News / Feature Articles / Revisited: Proliferation of Pests (02/10/16)

Revisited: Proliferation of Pests

Proliferation of Pests in home aquaria

In recent years we have seen a remarkable increase in the popularity of reef keeping. With the advent of new technology and a broader spectrum of knowledge, the successful keeping of live corals in a captive environment has never been easier. The growth in this sector of the hobby, has led to a significant increase in the demand for live corals. With further limitations on the issuance of CITES Permits (the Convention on International Trade in Endangered Species of Wild Fauna and Flora), which most countries require for export of wild-collected hard coral, and reduction in collection quotas, the demand for corals outstrips the allowed supply. This dynamic fueled the growth in alternative sources, namely mariculture / aquaculture efforts, that in most cases also require CITES permits for exportation (though basically unlimited) and hobbyist-level propagation, trading and selling. These practices, while being a great alternative to wild coral harvesting, have however, provided breeding grounds and mechanisms for further distribution for predators such as nudibranchs, flatworms, and crabs in addition to other unwanted hitchhiking pests.

The Two Main Sources:

Coral farms trade many of their popular corals with each other in very much the same fashion as hobbyists. These facilities serve as a breeding ground for many different types of coral predators. Unwanted nudibranchs, crabs, algae, hydroids, flatworms and more undesirables have been found amongst many of the coral farms across the pacific, especially those in Jakarta and Bali, Indonesia. The fact that many of these farms actively trade with each other, simplifies the spread of pests from one locale to another. Naturally, we expect to find predators occasionally on wild collected corals, but with thousands of similar species of coral placed in very close proximity to one another, an ideal location for coral eating pests to proliferate is created with the overwhelming abundance of food. Fortunately, for the coral farms, there are enough indigenous species to control the outbreak of these pests and prevent them from destroying the coral cultures. The problem lies in the removal of these corals from the farms in the ocean and placement of them in captive environments, where no natural predators of the pests exist, where pests will thrive if left untreated. Perhaps of biggest concern, is the fact that these coral farms will most likely always have these pests present. Total eradication would be unlikely without the farms starting fresh from new wild stock in an entirely new location.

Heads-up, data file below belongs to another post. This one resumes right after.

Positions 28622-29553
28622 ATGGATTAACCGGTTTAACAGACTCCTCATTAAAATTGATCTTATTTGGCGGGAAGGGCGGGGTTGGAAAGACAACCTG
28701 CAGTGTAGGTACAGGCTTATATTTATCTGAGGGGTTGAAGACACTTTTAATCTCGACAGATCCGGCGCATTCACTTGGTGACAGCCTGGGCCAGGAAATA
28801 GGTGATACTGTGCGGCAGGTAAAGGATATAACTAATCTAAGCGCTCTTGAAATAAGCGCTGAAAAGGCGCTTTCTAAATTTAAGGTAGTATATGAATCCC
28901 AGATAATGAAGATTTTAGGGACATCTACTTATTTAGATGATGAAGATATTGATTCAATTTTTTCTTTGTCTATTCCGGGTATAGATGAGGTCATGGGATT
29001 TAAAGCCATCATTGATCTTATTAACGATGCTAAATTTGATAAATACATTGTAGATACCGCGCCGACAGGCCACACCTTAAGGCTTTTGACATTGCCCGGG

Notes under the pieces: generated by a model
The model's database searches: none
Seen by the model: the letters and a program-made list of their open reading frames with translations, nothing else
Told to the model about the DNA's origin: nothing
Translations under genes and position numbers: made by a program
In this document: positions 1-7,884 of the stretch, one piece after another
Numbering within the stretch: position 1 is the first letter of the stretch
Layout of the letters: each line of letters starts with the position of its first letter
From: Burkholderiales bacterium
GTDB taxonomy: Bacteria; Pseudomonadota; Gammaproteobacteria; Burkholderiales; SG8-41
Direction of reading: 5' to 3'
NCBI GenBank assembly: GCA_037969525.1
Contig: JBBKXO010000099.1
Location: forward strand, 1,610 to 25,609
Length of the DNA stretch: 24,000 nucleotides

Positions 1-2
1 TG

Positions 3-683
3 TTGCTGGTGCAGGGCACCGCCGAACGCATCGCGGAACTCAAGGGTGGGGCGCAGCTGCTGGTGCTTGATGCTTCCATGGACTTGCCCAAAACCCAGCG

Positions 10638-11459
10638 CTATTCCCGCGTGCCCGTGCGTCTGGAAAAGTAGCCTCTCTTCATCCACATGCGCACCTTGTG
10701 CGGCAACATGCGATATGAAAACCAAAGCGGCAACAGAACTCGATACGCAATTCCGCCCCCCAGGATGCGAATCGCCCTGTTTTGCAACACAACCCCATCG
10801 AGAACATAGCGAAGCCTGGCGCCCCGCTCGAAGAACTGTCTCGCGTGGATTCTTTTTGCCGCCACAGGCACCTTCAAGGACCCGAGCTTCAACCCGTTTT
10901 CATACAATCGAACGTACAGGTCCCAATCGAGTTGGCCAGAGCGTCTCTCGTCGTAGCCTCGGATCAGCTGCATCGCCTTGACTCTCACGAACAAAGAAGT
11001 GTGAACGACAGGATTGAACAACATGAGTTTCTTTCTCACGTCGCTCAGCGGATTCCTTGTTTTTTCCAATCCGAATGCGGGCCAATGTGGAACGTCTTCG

The secondary cause of the proliferation of pests is through coral trading/frag swapping and hobbyists selling their coral over the internet. This practice of moving corals from one tank to another has resulted in a dramatic increase in the transference of predators through hobbyist aquaria. In 2004, prior to ORAS Dustin Dortins announcement of a treatment for redbugs, it seemed that almost any tank containing corals of the genus Acropora had these dreaded pests. Today, as redbugs are not as large an issue, focus has been turned to even more harmful pests such as the Montipora eating nudibranch and Acropora eating flatworms. These two coral predators are becoming more prevalent and do not yet have a reef-safe total cure like the one for Red Bugs. With the advanced camouflage and hiding capabilities of both the flatworms and the nudibranchs, it is easy for them to go undetected from one tank to the next.

These circumstances have given rise to the threats that pests pose and have created the necessity to develop or find treatment options to eradicate these nuisance hitchhikers. One argument that has stemmed from the maricultured problems is the debate about who should be responsible for removing the pests. Some believe that the responsibility belongs to the wholesalers, some believe it is the retailers responsibility, some the farms, and some the hobbyists themselves. Rationally speaking, it should be the duty of everyone throughout the chain of custody of the coral to visually inspect and try to remove any predators seen before sending it to another person. While many exporters, importers, and stores visually inspect and treat their corals, it is impossible to guarantee that none of these pests have slipped through. Ultimately, many of these pests manage to make their way through the chain of custody and make their way to consumers tanks, at which point it becomes the duty of the hobbyist to handle the problem.

Recommendations for the handling of maricultured corals by hobbyists:

  1. Dip the coral in a chemical bath:
  2. Thoroughly inspect corals and remove any suspect pests or algae:
  3. Remove the coral from any plug or cultured disc:


If the coral is small, it can be glued using any brand of superglue gel containing Cyanoacrylate. This glue has been used for years by aquarists and is completely safe in the small amounts typically used in gluing corals. The coral can either be glued to a small piece of live rock or directly to the display rock. For adhering larger corals to rock a two-part epoxy such as the HoldFast Epoxy Stick from Aquarium Systems can be used.